The Jordanian government in an apparent attempt to reassert its influence in the West Bank, is preparing to reopen its passport officer there for the first time since it lost the territory to Israel in the 1967 Six-Day War.
The decision, conveyed in letters to mayors of the principal West Bank cities and to former passport officers, has led to some conflict between the Amman government and West Bank officials who openly support the Palestine Liberation Organization.
The National Guidance Committee, a political coordinating group of PLO supporters in the Israeli-occupied West Bank and Gaza Strip, has called for a boycott of Jordan's plans and is pressing mayors not to respond to the instructions from Amman.
Some West Bank officials who retain close ties to Jordan have welcomed the passport plan, but others, who identify more closely with the PLO, say they will not cooperate because it would brand them as Amman-oriented and possibly ruin their political careers.
While the Jordanian government decision carries clear implications about the future of Amman's influence in the West Bank and the level of contact across the Jordan River in the days ahead, it does not suggest that King Hussein has altered his position against the Camp David peace negotiations and, the proposed scheme of autonomy for the West Bank's 700,000 Palestinian Arabs, West Bank sources stressed this week.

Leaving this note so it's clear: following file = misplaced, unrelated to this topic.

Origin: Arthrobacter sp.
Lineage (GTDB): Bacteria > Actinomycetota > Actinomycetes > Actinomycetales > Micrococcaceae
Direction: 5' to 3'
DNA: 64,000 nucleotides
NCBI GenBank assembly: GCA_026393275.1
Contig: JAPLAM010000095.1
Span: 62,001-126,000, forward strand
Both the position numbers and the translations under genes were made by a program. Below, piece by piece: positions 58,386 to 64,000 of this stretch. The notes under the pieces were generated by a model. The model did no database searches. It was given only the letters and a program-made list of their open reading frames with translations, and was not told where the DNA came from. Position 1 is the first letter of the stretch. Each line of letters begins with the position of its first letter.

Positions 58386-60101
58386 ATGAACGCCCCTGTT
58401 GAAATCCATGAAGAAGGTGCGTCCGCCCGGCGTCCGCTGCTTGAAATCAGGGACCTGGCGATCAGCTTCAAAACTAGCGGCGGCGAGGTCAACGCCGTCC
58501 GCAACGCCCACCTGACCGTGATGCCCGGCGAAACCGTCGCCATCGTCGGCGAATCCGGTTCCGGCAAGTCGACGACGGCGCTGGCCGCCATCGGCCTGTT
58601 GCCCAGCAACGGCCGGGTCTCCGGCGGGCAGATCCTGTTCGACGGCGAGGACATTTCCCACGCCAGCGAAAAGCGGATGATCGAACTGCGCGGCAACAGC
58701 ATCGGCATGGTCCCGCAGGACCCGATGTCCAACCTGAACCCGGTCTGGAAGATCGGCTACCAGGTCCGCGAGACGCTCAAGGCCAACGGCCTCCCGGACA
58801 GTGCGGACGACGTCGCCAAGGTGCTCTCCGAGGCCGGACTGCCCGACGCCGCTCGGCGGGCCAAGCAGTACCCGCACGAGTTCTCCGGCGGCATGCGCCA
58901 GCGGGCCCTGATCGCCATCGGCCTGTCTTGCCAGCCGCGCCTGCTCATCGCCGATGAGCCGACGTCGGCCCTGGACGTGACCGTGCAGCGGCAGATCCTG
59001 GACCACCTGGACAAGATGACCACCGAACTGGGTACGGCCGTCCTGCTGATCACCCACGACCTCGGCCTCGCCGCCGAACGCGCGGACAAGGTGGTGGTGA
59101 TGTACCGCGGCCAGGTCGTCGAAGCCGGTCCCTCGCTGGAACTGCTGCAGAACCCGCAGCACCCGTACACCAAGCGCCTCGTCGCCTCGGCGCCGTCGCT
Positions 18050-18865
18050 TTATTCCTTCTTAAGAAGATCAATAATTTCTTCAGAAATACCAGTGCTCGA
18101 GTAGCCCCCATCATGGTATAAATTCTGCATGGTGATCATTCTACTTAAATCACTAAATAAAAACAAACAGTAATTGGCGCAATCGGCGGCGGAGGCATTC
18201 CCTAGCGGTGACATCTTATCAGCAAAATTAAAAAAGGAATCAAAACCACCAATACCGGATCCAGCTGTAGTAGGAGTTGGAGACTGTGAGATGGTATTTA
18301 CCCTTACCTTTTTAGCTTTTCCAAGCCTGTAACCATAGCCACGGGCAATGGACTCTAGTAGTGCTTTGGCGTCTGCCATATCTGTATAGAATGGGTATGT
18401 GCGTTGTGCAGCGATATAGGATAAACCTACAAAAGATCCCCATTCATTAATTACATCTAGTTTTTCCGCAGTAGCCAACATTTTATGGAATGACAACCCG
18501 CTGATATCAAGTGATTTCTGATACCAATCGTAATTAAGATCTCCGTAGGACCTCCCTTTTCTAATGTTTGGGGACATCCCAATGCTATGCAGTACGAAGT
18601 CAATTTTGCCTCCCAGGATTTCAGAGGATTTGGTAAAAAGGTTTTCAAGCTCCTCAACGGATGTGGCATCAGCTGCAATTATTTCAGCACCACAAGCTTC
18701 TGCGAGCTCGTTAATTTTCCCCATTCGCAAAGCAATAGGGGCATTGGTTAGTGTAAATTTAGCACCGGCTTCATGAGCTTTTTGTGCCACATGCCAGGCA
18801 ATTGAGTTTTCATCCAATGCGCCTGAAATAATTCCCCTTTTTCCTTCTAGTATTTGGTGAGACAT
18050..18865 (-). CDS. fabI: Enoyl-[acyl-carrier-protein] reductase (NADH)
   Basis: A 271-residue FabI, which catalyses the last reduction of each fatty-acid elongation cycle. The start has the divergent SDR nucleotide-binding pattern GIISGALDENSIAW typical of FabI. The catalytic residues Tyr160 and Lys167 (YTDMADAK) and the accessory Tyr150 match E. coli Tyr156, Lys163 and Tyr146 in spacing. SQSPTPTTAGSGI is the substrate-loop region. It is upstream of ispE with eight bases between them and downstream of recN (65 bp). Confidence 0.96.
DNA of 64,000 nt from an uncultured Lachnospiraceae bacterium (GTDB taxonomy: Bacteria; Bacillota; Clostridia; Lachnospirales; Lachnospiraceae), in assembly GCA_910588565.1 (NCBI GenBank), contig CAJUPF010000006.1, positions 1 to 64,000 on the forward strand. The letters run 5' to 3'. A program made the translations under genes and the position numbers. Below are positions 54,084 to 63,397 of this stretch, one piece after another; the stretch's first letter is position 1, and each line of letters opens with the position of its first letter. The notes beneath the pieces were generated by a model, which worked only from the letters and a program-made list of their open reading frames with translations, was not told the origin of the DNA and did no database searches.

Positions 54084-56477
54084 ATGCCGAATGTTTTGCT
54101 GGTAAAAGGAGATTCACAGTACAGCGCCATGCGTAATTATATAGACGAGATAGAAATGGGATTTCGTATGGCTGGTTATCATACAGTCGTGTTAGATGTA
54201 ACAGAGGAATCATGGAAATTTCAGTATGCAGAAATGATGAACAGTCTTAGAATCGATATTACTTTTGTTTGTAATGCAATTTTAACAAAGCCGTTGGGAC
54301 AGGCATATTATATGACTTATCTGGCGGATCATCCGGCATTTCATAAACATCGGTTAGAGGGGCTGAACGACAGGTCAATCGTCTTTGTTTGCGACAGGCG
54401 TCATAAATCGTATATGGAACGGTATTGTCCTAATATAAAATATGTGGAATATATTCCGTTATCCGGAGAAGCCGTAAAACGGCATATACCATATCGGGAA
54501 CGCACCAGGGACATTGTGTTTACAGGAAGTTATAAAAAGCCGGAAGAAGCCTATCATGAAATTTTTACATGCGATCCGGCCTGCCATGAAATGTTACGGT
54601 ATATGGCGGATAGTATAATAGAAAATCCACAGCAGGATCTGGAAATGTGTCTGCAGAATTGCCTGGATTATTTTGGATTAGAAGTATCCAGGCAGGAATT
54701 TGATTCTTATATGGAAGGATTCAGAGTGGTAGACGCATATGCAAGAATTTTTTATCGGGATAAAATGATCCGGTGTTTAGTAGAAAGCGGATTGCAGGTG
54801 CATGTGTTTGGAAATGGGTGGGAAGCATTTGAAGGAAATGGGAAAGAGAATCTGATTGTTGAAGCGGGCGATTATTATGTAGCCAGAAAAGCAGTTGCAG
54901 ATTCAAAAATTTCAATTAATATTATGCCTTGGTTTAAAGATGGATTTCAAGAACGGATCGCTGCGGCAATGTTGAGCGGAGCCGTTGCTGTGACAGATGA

What it does mean, the sources said, is that Jordan, despite the recent attempts at rapprochement with the PLO, is concerned that its influence in the West Bank may be slipping. Reopening the passport offices is one way of reestablishing that influence.
"They want to take this responsibility away from the municipalities and give it to Jordanian employes. It's another way of trying to keep their hand in the pie," one West Bank source said.
The Israeli government has decided to look the other way, having concluded that the move is little more than a bureaucratic change that does not affect the political structure of the West Bank. Since 1967, Jordanian civil law has continued to be applied in the West Bank.
The half dozen passport officials who have been instructed to go back to work have continued to receive their salaries from Jordan for the last 13 years, as have a third of all West Bank public school teachers and many other civil servants.
Until now, West Bank Palestinians seeking to renew their Jordanian passports have had to either travel to Ammna or, working through the municipal governments, arrange for a courier to do it on their behalf. By reopening the passport offices, Jordan will establish what in effort will be regular diplomatic mail between the interior Ministry to Amman and the West Bank and East Jerusalem.
In another sign of conflict between PLO supporters and moderate, Jordan-leaning West Bank officials, the National Guidance Committee has said it opposes plans by the Arab-owned East Jerusalem Electric Co. to appeal to the International Court of Justice at The Hague the recent decision by Israel to take over the company. East Jerusalem Electric services about 60,000 customers, including Jewish settlements in the West Bank and new Jewish suburbs of Jerusalem.
The National Guidance Committee reportedly has asked electric company chairman Anwar Nusseibeh not to go ahead with his planned appeal to The Hague. Nusseibeh is a former Jordanian defense minister.
The Guidance Committee said such an appeal would have to be submitted by Jordan because the court receives petitions only from states. An appeal by Jordan presumably would further advance Jordanian influence in the West Bank.